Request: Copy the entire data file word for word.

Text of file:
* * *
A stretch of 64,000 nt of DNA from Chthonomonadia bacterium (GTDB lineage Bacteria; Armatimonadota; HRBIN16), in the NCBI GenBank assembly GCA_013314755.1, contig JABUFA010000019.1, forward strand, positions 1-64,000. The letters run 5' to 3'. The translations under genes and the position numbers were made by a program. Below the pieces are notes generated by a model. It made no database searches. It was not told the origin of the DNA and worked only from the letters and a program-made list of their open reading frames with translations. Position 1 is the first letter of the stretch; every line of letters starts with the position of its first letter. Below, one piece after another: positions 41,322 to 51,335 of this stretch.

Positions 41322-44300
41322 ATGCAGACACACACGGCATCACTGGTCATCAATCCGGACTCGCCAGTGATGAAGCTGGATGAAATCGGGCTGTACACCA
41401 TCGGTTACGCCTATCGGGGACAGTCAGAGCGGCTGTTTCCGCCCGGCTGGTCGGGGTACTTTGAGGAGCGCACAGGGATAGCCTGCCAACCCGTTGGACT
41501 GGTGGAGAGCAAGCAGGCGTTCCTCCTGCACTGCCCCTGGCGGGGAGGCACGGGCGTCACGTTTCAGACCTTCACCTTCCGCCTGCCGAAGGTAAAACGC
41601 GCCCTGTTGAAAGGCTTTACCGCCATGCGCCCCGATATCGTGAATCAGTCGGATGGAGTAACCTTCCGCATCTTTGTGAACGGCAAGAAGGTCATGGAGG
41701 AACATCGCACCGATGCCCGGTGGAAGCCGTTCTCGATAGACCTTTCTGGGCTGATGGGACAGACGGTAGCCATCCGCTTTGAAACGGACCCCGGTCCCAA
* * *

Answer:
A stretch of 64,000 nt of DNA from Chthonomonadia bacterium (GTDB lineage Bacteria; Armatimonadota; HRBIN16), in the NCBI GenBank assembly GCA_013314755.1, contig JABUFA010000019.1, forward strand, positions 1-64,000. The letters run 5' to 3'. The translations under genes and the position numbers were made by a program. Below the pieces are notes generated by a model. It made no database searches. It was not told the origin of the DNA and worked only from the letters and a program-made list of their open reading frames with translations. Position 1 is the first letter of the stretch; every line of letters starts with the position of its first letter. Below, one piece after another: positions 41,322 to 51,335 of this stretch.

Positions 41322-44300
41322 ATGCAGACACACACGGCATCACTGGTCATCAATCCGGACTCGCCAGTGATGAAGCTGGATGAAATCGGGCTGTACACCA
41401 TCGGTTACGCCTATCGGGGACAGTCAGAGCGGCTGTTTCCGCCCGGCTGGTCGGGGTACTTTGAGGAGCGCACAGGGATAGCCTGCCAACCCGTTGGACT
41501 GGTGGAGAGCAAGCAGGCGTTCCTCCTGCACTGCCCCTGGCGGGGAGGCACGGGCGTCACGTTTCAGACCTTCACCTTCCGCCTGCCGAAGGTAAAACGC
41601 GCCCTGTTGAAAGGCTTTACCGCCATGCGCCCCGATATCGTGAATCAGTCGGATGGAGTAACCTTCCGCATCTTTGTGAACGGCAAGAAGGTCATGGAGG
41701 AACATCGCACCGATGCCCGGTGGAAGCCGTTCTCGATAGACCTTTCTGGGCTGATGGGACAGACGGTAGCCATCCGCTTTGAAACGGACCCCGGTCCCAA